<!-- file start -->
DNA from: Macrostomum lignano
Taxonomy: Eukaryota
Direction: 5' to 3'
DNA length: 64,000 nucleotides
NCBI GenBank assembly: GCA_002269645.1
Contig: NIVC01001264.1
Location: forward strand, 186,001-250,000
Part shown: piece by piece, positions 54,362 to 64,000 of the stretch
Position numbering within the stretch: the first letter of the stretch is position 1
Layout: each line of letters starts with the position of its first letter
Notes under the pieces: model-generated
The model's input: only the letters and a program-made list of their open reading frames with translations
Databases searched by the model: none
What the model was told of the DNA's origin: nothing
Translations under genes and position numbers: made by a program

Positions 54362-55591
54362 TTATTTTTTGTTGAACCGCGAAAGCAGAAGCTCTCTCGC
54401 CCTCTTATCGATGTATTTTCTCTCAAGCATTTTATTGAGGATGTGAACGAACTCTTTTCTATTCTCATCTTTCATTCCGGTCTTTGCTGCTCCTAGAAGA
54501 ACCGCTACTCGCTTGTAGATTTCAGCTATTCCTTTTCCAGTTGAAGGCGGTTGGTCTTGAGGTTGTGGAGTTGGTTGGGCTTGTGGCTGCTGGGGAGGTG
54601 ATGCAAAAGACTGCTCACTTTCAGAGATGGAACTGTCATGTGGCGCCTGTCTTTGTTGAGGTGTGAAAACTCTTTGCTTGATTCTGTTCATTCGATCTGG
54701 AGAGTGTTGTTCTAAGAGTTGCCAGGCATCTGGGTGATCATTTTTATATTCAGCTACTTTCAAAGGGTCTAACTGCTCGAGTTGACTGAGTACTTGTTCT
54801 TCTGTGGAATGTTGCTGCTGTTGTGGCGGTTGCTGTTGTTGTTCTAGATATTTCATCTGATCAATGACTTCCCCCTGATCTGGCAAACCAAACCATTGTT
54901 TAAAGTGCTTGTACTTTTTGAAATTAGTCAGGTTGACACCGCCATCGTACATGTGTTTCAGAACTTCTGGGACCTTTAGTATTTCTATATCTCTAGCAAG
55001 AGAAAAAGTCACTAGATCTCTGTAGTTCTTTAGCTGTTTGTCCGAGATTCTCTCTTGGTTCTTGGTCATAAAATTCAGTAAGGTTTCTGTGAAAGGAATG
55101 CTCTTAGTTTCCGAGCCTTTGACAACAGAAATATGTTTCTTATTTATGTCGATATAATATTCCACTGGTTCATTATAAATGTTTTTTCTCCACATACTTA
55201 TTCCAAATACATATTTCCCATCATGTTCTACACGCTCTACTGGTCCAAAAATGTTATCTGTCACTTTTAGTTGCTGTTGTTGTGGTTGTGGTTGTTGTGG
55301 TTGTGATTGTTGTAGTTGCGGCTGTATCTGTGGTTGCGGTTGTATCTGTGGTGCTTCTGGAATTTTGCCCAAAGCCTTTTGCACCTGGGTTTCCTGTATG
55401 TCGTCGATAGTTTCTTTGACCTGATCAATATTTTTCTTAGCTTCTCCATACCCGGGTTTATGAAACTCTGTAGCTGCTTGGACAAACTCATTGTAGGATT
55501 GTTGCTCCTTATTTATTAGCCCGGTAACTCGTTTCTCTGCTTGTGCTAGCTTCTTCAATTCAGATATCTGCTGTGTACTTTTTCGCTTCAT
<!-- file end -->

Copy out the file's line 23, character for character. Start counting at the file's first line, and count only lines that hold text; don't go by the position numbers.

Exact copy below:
54901 TAAAGTGCTTGTACTTTTTGAAATTAGTCAGGTTGACACCGCCATCGTACATGTGTTTCAGAACTTCTGGGACCTTTAGTATTTCTATATCTCTAGCAAG